The mine is the first of its kind in the western hemisphere to employ DLE on a large scale, and it is also the oldest lithium mine in Argentina. Livent uses a hybrid technique in which lithium brines are evaporated in pools, but for “much less time” than is done in conventional procedures. This helps minimize the loss of salt water. Livent states that following the DLE procedure, “most” of the salt water is returned to “the neighboring Salar environment.” After that, the lithium is extracted using clean water from the Trapiche River. The firm refused to provide specific figures on brine use but maintained that it had “not contributed to a drop in brine or water [during the two decades it had been operating at the Salar].”
As far as Román Guitián is concerned, Livent is responsible for the devastation of the valley. Guitián and his family were part of a tiny indigenous community that lived along the river throughout his childhood. At the side of the salt lake, next to a beat-up 4×4 that he employs to take visitors around the mountains, Guitián explains that before the mining began when he was 17, they used to get salt from Hombre Muerto and grow llamas, goats, and sheep on the valley’s flora. It was quite lovely. However, there are no animals around now since the land is dry.
In partnership with a local non-governmental organization (NGO), Livent and the Eco-Conciencia Foundation have been working for the last year to restore the valley through reforestation and new irrigation systems, as promoted by signs posted along the riverbanks. To be sure, Livent revealed plans to increase the plant’s lithium production capacity by the end of 2023 during an event at Hombre Muerto attended by Argentine politicians and Tesla executives in early March. Additionally, the business is looking to double its current capacity by the year 2030, reaching 100,000 metric tons in the process. Livent says it would use “re-use” and “re-cycling” to cut down on its consumption of fresh water in its investor materials. However, it also states that “a more typical pond evaporation-based technique” will be used in the latter stage of growth.
Workers were busy building a pipeline from the Hombre Muerto facility to the Los Patos River, some 10 miles distant, when TIME paid a visit. “They ruined one river, and now they’re going to ruin another,” Guitián adds. He is now working to get the Atacameos del Altiplano, a group of several hundred indigenous people he helped organize, recognized by the law. With this classification, the locals would have the legal right to have a say in how their land’s natural resources are managed. He claims he will use it to protect natural areas from “irresponsible mining.” We’ll have to leave if we ever run out of water.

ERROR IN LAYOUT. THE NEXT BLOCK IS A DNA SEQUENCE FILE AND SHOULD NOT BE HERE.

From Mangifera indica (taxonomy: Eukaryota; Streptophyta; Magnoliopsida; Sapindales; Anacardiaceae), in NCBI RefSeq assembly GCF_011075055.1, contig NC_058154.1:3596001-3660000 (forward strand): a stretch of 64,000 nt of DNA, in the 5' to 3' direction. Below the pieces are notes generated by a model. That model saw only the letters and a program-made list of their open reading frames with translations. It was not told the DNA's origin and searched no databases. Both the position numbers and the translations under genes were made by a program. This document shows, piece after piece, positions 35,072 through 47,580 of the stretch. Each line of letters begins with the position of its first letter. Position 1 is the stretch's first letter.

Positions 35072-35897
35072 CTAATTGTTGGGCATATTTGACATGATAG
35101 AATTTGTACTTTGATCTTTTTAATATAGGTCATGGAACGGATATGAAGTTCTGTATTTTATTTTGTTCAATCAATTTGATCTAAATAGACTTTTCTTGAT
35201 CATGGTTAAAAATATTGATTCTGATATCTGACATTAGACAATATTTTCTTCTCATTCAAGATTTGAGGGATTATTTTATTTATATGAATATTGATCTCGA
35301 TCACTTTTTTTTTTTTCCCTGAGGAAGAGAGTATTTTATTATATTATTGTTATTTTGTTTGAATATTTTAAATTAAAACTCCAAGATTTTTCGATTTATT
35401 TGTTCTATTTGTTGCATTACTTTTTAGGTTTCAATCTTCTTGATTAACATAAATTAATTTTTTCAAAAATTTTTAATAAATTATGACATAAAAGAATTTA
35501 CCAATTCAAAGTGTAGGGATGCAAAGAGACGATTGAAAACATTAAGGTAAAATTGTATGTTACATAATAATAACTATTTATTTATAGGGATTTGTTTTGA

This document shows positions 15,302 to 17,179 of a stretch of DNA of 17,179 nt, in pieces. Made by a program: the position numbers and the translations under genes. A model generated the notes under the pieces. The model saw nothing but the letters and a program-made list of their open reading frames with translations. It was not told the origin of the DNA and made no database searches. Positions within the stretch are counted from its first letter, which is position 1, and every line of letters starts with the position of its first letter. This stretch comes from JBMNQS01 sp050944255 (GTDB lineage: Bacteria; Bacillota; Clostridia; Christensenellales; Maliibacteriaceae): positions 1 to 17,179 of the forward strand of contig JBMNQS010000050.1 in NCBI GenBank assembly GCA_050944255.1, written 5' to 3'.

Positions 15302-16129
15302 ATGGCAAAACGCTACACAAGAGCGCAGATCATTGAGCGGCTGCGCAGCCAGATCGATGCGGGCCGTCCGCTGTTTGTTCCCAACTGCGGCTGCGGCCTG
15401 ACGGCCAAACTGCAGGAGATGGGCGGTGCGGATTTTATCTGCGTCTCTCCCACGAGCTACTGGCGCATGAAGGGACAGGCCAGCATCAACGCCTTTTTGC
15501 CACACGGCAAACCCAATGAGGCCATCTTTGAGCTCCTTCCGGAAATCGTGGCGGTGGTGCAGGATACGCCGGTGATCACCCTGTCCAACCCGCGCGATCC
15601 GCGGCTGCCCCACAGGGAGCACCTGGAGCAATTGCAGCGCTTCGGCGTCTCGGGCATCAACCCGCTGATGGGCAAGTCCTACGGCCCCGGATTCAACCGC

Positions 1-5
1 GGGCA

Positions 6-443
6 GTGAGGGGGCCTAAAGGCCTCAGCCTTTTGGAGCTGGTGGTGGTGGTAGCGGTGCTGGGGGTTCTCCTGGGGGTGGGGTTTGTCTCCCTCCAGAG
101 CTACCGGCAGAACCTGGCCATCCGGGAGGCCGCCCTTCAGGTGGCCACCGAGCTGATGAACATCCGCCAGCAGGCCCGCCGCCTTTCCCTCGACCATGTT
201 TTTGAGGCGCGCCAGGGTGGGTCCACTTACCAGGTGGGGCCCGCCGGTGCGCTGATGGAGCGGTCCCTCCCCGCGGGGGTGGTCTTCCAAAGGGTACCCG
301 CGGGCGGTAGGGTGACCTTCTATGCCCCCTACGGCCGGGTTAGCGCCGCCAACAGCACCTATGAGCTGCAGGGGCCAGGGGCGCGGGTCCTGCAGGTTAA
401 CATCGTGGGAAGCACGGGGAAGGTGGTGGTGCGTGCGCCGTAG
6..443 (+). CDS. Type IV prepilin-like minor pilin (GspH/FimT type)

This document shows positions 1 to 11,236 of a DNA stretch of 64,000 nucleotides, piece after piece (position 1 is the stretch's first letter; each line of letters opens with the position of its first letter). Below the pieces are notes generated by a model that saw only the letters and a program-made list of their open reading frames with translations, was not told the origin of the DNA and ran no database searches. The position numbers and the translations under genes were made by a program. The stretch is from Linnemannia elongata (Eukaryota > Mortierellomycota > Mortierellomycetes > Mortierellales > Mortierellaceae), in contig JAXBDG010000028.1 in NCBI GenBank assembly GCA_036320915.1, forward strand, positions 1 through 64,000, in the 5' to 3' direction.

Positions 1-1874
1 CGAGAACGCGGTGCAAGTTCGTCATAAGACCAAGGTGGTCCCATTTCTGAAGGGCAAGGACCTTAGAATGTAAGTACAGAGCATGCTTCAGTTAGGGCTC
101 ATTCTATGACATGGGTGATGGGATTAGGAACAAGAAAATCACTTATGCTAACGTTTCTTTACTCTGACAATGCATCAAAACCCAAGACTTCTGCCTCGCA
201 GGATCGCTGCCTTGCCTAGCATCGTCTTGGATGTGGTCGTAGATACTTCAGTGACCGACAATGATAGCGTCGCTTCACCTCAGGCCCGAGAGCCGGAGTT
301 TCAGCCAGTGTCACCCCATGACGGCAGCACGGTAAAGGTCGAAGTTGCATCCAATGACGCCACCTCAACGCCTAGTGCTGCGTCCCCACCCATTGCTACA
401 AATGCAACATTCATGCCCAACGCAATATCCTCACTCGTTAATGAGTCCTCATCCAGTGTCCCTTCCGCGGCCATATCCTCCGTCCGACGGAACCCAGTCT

Catamarca’s governor, Ral Jalil, has said that the province has matured as a result of the tragedy that befell the Trapiche River. He admits that things “may have gone wrong in the past,” but that they are being corrected now.With this newfound authority, we are able to exercise greater control. Jalil claims that monthly environmental monitoring is now mandatory for businesses and that if concerns are found, projects will be terminated. Livent claims to have monitoring stations set up on the Trapiche and Los Patos rivers “to check water levels, recharge rates, and water chemistry to help us utilize water sustainably.”
In contrast to Bolivia’s government, Jalil claims he has no intention of limiting the number of sanctioned lithium projects in the province or prohibiting the use of old, water-intensive processes in future mines. He argues, “We can’t overhaul the entire global energy system without mining,” and he goes on to explain that “all enterprises, from agriculture to tourism, have their own environmental effects.” To go ahead while still extracting, “the way forward is to lessen the effect more and more, via technology and innovation.” He hopes Kachi will step forward and become “a leading case.”
Promnitz asserts that Kachi will have a lower water footprint than Livent. Based primarily on the Hombre Muerto project, Livent’s sole operating lithium carbonate mine, the company’s worldwide fresh water usage for 2020 was predicted to be 72.9 metric tons for every metric ton of lithium carbonate equivalent (LCE) produced. Lilac claims it used 18 metric tons of water for every metric ton of LCE produced in its lab. According to Lake, the rate in Kachi will be much lower, and there are plans to employ brackish and recycled water, which will result in even greater water savings.
Promnitz, who started out as a geologist for mining corporations, argues that the procedure of brine reinjection is not as dangerous as environmentalists believe. It’s a method that’s been employed for decades to boost oil recovery in the U.S. shale sector, he adds, but the salt lakes’ sediments are far looser than those beneath oil fields in Texas and Louisiana, so the location of the brine injection shouldn’t matter as much. You can’t say that there’s one certain geological structure where the brine is found. Simply extracting the lithium and replacing it with the original brine is all we’re doing.